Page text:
Date of Award


Degree Name

Master of Science


Mathematical Sciences


Ming-Ying M. Leung


A single variation in the genetic sequence within the DNA of an organism could easily lead to beneficial, detrimental or neutral effects. Most often than not, these effects are detrimental than beneficial. While many biomedical and bioinformatics studies have been conducted to determine the genetic cause of prostate cancer (PrCa) which is still the second leading cause of cancer related death among men in the United States. An appreciable effort in statistical bioinformatics researches has been directed towards this aim. Through statistical analyses of a set of whole exome sequencing data from patients with PrCa obtained via The Cancer Genome Atlas (TCGA), this work seeks to augment current efforts by employing both partitional and hierarchical clustering methods to find groups of highly correlated genes associated with PrCa. The scan statistics were also used to identify possible mutational hotspots on those genes containing high numbers of genetic sequence variants. Our results indicated three pairs of variants that are constantly grouped together by multiple clustering methods. Furthermore, we found small regions on several genes containing unusually high concentration of sequence variants, which might suggest mutational hotspots that predispose individuals to PrCa. These results will be reported to biomedical scientists for further bioinformatics analyses and wet lab studies.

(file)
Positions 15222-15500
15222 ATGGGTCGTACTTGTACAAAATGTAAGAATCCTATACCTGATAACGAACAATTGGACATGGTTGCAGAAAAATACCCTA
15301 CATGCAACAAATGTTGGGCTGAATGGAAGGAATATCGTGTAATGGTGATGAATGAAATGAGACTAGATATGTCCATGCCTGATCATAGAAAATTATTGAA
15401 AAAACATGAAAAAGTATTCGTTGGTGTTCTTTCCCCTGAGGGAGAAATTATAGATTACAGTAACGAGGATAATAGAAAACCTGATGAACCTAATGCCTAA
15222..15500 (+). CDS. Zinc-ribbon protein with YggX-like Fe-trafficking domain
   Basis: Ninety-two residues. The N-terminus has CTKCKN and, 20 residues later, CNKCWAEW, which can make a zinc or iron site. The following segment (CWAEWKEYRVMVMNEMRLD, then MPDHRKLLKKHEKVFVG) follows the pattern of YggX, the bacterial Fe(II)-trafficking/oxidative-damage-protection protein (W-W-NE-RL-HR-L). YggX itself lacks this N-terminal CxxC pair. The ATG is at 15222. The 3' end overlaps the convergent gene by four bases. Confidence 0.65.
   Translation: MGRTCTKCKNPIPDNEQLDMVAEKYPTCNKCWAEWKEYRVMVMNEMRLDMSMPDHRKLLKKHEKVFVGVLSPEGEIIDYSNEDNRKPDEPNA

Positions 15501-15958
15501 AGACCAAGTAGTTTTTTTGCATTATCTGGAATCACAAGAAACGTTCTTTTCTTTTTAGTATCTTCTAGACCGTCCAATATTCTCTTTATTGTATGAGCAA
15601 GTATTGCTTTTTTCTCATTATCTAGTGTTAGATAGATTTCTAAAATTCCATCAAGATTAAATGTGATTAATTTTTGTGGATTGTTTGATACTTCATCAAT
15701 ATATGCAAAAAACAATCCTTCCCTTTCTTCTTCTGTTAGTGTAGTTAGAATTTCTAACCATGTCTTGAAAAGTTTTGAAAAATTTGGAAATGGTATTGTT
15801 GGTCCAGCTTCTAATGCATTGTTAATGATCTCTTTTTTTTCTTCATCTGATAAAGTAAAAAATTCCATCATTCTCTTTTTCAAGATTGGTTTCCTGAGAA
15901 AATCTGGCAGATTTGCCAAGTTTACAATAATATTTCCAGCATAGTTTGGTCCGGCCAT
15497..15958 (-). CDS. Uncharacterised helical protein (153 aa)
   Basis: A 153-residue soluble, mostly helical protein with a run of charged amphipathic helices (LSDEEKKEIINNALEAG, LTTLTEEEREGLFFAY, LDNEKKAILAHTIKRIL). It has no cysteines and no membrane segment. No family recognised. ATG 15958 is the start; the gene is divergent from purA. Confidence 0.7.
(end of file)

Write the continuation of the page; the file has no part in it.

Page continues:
Key words: Statistical bioinformatics, Partitional clustering, Hierarchical clustering, Scan statistics, The Cancer Genome Atlas (TCGA), Prostate cancer, Whole exome sequencing (WES).




Received from ProQuest

File Size

104 p.

File Format


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